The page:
JEFFERSON CITY, Mo. — Despite essentially filibustering a House bill establishing a statewide prescription drug monitoring program (PDMP) this week, Sen. Denny Hoskins hopes the legislation will be brought to the floor before the legislative session ends.
Hoskins said his filibusters weren’t an attempt to block the PDMP bill from being brought up, but rather an attempt to shed light on two House rules committees he said were holding “hostage” Senate bills, particularly those that are a priority for the Conservative Caucus.
Republican Rep. Holly Rehder’s HB 188 — creating a PDMP — sits on the Senate’s calendar for the third reading of House bills. Rehder chairs the House Rules – Administrative Oversight Committee. This is the seventh year Rehder has carried a PDMP bill.
“I hope it will be brought up. I have a lot of amendments to add to make the bill better,” Hoskins told The Missouri Times Wednesday afternoon.
Hoskins filibustered the reading of the Senate journal for two days this week and pointed to two particular bills — his SB 283 removing a sunset on a higher education grant program for veterans, and Sen. Eric Burlison’s SB 145, the HAILEY’S Law bill reforming the state’s Amber Alert system — still held in two House rules committees. Hoskins accused the lower chamber of “playing political games.”
SB 283 has been in the House Rules – Administrative Oversight Committee since mid-April; SB 145 has been in the House Rules – Legislative Oversight Committee since late last month. SB 283 is on the executive schedule for Rehder’s committee Thursday.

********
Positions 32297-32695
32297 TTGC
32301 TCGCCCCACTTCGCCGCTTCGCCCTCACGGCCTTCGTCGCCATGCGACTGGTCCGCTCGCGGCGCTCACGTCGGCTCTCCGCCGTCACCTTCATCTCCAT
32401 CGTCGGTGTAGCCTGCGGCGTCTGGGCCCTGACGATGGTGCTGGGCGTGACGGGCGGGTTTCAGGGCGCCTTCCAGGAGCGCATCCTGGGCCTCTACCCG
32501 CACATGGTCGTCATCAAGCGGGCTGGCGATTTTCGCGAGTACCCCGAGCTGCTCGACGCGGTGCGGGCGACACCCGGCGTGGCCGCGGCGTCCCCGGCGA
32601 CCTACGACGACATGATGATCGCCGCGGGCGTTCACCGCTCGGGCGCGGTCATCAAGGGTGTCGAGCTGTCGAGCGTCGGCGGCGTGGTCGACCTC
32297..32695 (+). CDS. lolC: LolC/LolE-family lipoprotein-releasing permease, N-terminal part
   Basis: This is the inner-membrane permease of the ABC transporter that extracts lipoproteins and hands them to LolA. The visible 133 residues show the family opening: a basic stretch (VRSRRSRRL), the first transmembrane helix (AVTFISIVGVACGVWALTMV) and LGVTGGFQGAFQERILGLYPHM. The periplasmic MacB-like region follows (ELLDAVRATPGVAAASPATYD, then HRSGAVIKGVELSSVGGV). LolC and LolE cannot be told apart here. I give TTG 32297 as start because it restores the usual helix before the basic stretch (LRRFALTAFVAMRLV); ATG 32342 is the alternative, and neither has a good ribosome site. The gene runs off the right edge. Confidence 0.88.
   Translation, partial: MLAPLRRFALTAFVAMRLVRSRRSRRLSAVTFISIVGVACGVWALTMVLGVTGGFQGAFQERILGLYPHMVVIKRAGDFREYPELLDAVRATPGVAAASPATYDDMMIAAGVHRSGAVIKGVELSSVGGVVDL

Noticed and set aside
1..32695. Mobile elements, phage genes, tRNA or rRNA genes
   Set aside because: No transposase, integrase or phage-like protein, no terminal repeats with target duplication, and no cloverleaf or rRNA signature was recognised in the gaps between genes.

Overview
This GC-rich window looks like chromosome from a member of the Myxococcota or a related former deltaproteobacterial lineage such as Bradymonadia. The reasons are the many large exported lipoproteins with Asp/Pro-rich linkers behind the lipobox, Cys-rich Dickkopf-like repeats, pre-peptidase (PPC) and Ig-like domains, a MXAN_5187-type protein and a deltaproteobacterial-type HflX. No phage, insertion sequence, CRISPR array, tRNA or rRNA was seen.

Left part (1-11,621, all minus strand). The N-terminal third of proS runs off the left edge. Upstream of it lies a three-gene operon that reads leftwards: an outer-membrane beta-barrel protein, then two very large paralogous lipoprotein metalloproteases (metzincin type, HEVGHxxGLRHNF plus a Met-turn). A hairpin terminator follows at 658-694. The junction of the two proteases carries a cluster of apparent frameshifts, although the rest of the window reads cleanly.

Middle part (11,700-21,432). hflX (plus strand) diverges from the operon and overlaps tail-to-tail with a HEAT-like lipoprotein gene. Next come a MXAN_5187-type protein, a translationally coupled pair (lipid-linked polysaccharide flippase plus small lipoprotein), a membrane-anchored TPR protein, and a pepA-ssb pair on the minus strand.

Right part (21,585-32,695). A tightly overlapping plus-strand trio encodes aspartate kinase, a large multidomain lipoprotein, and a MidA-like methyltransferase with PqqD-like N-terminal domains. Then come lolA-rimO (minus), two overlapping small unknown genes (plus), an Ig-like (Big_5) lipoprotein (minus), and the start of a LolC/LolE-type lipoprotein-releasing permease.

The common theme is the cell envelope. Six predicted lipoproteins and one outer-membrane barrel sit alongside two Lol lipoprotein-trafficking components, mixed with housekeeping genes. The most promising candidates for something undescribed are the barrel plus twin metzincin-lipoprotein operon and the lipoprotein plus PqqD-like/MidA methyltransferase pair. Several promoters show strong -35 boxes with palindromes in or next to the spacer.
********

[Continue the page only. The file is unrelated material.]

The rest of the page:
Since Hoskins has publicly castigated the House committees, leadership on both sides have held discussions, and multiple Senate bills were able to make it out of the committees Wednesday, he noted. In particular, Hoskins’ SB 219, modifying provisions related to CPA permits, advanced out of the House Rules – Legislative Oversight Committee Wednesday after initially failing and being reconsidered.
Hoskins said he is hopeful his two priorities — SB 145 and SB 283 — will successfully pass out of the respective committees this week.
As for PDMP, Hoskins and others take issue with the government creating a database of information from law-abiding citizens. In particular, Hoskins pointed to potential data breaches and issues with a previous concealed carry database in the state.
Sen. Bill Eigel, also a Conservative Caucus member, has contended the PDMP bill could potentially violate Missourians constitutional rights and said the Senate does not need to “abdicate its duties” or “pass every single bill” brought before it.
Kaitlyn Schallhorn was the editor in chief of The Missouri Times from 2020-2022. She joined the newspaper in early 2019 after working as a reporter for Fox News in New York City.
Throughout her career, Kaitlyn has covered political campaigns across the U.S., including the 2016 presidential election, and humanitarian aid efforts in Africa and the Middle East.
She is a native of Missouri who studied journalism at Winthrop University in South Carolina. She is also an alumna of the National Journalism Center in Washington, D.C.
Contact Kaitlyn at email@example.com.